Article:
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Posted 13 April 2019 - 02:22 PM

u guys sound like u afraid for ur warlock characters

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#8 Tazzy


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Posted 13 April 2019 - 03:14 PM

they aight

there's stronger classes but they aight


#9 Destruin



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Posted 13 April 2019 - 04:40 PM

Decently strong, but some of their kit like expansive use of jadefire, and jade fist isnt even usable by the player.(Im not saying u should use jade fist, it literally has only had 2 practitioners in lore) Watching from Jojo Ironbrow trying head butt through different materials, and Taran zhu fighting against a non-magical Garrosh. They arent the strongest, just something about as strong as you are skilled in thinking of applying your abilities. Speed is their greatest asset. 

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#10 Russian Ivan

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Posted 13 April 2019 - 07:25 PM

garrosh had plot-armor tho

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#11 Titiantree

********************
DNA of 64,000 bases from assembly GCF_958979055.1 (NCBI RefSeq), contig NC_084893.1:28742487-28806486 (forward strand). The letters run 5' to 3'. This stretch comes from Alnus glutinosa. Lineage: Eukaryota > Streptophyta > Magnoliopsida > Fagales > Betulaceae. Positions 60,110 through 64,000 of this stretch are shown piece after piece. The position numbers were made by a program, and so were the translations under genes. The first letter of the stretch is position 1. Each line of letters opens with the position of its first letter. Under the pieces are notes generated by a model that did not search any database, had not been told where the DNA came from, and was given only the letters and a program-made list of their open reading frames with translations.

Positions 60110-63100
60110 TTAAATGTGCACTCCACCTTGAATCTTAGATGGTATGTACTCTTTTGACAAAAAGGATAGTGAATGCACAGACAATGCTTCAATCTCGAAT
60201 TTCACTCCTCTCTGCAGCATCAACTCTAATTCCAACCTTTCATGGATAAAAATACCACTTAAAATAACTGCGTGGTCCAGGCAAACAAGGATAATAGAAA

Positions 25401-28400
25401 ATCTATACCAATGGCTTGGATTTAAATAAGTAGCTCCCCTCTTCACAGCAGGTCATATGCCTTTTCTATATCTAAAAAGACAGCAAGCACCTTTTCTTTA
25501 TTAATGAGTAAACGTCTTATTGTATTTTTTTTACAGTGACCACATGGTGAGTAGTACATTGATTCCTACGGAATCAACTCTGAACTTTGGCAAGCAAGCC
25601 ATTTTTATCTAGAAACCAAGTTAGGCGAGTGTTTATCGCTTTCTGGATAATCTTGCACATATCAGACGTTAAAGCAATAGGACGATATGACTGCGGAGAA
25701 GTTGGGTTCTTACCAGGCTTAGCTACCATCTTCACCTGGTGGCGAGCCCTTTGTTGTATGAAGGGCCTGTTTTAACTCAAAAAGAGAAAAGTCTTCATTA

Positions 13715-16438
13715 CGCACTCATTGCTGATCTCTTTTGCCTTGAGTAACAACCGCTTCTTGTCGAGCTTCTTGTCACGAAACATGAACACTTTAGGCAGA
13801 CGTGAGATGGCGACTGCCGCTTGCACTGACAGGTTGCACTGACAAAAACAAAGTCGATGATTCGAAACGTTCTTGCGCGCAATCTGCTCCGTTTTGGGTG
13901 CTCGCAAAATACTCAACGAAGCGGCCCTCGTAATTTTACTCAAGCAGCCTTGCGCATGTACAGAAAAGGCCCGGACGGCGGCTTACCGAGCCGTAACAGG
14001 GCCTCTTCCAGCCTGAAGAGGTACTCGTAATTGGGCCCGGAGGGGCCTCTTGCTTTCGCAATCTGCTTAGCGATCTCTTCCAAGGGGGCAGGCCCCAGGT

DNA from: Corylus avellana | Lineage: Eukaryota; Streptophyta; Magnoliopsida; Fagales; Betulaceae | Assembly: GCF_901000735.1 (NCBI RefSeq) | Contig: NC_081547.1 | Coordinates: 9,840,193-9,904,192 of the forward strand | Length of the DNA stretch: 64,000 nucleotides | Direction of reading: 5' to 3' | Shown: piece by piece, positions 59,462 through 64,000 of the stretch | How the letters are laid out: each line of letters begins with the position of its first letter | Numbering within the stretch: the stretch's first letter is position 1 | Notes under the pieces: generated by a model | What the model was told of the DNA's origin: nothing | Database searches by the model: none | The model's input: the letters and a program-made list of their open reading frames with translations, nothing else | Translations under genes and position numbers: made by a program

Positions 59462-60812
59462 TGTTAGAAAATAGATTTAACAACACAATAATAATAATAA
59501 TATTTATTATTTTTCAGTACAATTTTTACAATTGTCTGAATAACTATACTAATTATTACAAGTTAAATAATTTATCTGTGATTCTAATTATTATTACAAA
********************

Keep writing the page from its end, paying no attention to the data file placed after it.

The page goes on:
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Posted 14 April 2019 - 01:53 PM

i think this question would be better answered with some revision to the actual question itself; who is the monk?

#12 Rebo Oldmeme

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Posted 14 April 2019 - 05:35 PM

This would be like asking "How powerful are Warriors" and then using the feats of Varian and Grom 1 shotting a Fel Reaver and Greater Pit Lord respectively, or how powerful are Shamans comparing them to Thrall.

Every class has repersentation in Lore in which they do insanely powerful stuff no RP-er should ever claim to be able to do, the power of your character should only be compared by their experience and dictated skill, to me it comes down to how powerful you think your character is and how you present it.


For example if I had two RPers fighting each other and they both claimed to be expert swords man and one of them emotes "I cleave with my sword destroying his block" and the other emotes "I take a step forward bring my sword forward and parrying the blow force the blade to the side allowing it to follow the length of my weapon as I bring the pommel forward to bash into his head to try and daze my opponent" I'm obviously going to give more credence to what the second guy said because the way he explained his character using their skill made me think of them as an actual Swords man vs "I hit the guy" kinda RPer